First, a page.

A try against Scotland to crown his first RBS 6 Nations start in two years has winger Andrew Trimble excited for next Saturday’s mouth-watering showdown with defending champions Wales.
But having witnessed the Championship success of the Welsh over the last number of years, he believes there is no reason why this Ireland team cannot emulate their Celtic rivals in winning the Six Nations.
“When you look at that Welsh side there is massive quality, but to compare it to Ireland, we’ve got something similar,” said Andrew Trimble, in the aftermath of yesterday’s 28-6 win over Scotland.
“We’ve got an awful lot of quality and I think we’ve under performed in the last few years.
“The side that beat Scotland is capable of winning Championships, but at the minute, we’ve beaten Scotland, so let’s not talk about Championships. Let’s talk about Wales and I think we’re more than capable of getting a result.”
Trimble’s timely try on the stroke of half-time ended a late period of domination for Ireland which saw stand-in captain Jamie Heaslip narrowly miss out on the opening five-pointer.
However, it could have been a very different story as the Scots laid siege to the Irish 22 for the first half hour of the game.
Trimble commented: “A few phases before (the try) I thought we were starting to go forward. We were cutting their defence, getting round the corner and had a decent shape on us so I was getting pretty excited, just trying to keep calm and get over the line.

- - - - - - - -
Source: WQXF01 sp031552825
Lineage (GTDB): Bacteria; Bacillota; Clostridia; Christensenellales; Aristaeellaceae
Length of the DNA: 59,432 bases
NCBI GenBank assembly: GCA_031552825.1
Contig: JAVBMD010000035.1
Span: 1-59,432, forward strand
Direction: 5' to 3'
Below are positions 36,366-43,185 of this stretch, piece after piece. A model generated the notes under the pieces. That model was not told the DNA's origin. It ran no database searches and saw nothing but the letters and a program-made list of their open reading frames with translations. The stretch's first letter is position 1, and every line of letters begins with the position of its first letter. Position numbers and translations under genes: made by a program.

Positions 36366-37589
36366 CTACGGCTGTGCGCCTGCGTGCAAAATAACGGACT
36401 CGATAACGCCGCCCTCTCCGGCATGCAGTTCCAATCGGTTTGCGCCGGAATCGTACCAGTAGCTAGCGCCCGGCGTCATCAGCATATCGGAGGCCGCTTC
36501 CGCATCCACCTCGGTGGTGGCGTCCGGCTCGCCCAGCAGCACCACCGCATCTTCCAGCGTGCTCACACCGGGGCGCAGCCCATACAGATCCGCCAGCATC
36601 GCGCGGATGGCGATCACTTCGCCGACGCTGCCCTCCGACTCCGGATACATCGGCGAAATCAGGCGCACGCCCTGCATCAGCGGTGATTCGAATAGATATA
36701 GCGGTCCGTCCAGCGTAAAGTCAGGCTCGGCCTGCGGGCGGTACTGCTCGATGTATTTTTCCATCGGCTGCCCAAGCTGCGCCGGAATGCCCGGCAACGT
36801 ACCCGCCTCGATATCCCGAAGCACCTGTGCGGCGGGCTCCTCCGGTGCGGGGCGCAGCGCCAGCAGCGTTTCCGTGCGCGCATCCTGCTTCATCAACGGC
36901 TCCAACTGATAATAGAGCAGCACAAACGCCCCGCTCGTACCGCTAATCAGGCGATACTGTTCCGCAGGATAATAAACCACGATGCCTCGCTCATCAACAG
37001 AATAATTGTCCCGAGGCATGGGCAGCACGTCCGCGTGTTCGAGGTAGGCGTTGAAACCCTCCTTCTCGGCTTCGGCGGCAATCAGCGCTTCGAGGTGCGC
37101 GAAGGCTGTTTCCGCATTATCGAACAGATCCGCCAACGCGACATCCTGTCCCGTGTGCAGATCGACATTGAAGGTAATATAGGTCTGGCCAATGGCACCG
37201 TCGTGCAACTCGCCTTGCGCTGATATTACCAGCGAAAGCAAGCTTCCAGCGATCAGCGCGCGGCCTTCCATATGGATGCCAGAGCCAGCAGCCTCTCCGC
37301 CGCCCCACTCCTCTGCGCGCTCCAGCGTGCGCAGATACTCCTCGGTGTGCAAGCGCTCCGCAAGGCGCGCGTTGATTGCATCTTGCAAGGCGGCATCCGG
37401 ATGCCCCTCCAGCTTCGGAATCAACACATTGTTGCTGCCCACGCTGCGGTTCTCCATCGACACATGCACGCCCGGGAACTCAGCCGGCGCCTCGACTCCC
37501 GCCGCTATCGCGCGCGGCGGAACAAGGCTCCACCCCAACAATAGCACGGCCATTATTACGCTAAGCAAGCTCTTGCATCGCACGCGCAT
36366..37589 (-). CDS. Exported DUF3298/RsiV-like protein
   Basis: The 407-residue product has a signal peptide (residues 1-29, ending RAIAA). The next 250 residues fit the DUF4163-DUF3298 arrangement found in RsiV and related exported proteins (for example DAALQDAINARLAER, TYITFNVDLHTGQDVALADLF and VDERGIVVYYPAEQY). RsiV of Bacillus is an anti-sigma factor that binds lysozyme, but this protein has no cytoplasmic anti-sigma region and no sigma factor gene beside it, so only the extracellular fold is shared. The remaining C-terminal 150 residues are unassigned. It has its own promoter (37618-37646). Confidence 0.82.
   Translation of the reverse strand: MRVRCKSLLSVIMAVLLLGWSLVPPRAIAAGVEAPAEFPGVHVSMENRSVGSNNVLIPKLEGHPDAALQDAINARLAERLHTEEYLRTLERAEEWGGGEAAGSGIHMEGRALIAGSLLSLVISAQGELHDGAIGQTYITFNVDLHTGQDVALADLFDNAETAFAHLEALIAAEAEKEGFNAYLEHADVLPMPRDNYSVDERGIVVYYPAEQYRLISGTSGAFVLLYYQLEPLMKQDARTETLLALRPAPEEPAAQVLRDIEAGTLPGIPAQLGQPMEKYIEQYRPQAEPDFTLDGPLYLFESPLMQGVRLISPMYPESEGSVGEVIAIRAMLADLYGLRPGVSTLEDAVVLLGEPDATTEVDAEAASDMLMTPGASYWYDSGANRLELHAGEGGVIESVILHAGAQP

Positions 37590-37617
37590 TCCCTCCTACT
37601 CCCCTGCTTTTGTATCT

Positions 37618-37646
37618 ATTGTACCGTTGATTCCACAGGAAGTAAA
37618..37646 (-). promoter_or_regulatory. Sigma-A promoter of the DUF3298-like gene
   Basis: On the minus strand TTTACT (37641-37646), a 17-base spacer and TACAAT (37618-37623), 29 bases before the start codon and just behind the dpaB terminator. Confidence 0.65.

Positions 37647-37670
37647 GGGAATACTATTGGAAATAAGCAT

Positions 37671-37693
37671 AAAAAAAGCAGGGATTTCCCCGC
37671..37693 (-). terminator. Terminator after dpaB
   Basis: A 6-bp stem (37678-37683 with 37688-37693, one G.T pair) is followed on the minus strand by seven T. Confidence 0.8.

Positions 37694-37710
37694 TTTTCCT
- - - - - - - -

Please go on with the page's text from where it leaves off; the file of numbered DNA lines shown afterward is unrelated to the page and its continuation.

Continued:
“It was a pretty important score because I think it took 28 or 30 minutes for us to get into the game and then we did. We took them through phases and we wore them down up front. It was pretty important to get over the line and get that boost we needed.”
Trimble has touched down in his last two outings for Ireland, including last June’s tour victory over Canada, and is now 12th on the list of all-time Irish top try scorers with 13 tries.
A ‘professional’ second half helped Ireland to grind down the Scottish defence, with Trimble eager to put the squeeze on the Scots after they came back to win 12-8 in the sides’ meeting at Murrayfield last year.
But the in-form Ulsterman, who now has 51 Ireland caps, concedes a step up in intensity will be needed for the visit of Warren Gatland’s Wales.
“We’re talking about the physicality of Scotland backs, (but) the Welsh backs, the wingers are enormous, massive leg drive, really powerful.
“I think that’s going to be a big ask. With the six-day turnaround we just have to make sure we do plenty of homework and find ways to bring them down.”
Trimble was honest enough to admit he has not been too keen on hearing some of Joe Schmidt’s feedback on his game, but agrees that the head coach’s analysis and reviews get the best out of him.
Having started against England Saxons last weekend, he may not have expected to start against Scotland but he is ready to don the green jersey if called upon against Wales.
“I didn’t expect to be starting last week and when he read out my name I was surprised giving the way training had gone, in and out a bit,” explained the 29-year-old.
“The lesson I learned is to not read too much into anything. Just train as well as you can, be as accurate as you can, work hard and see what happens.”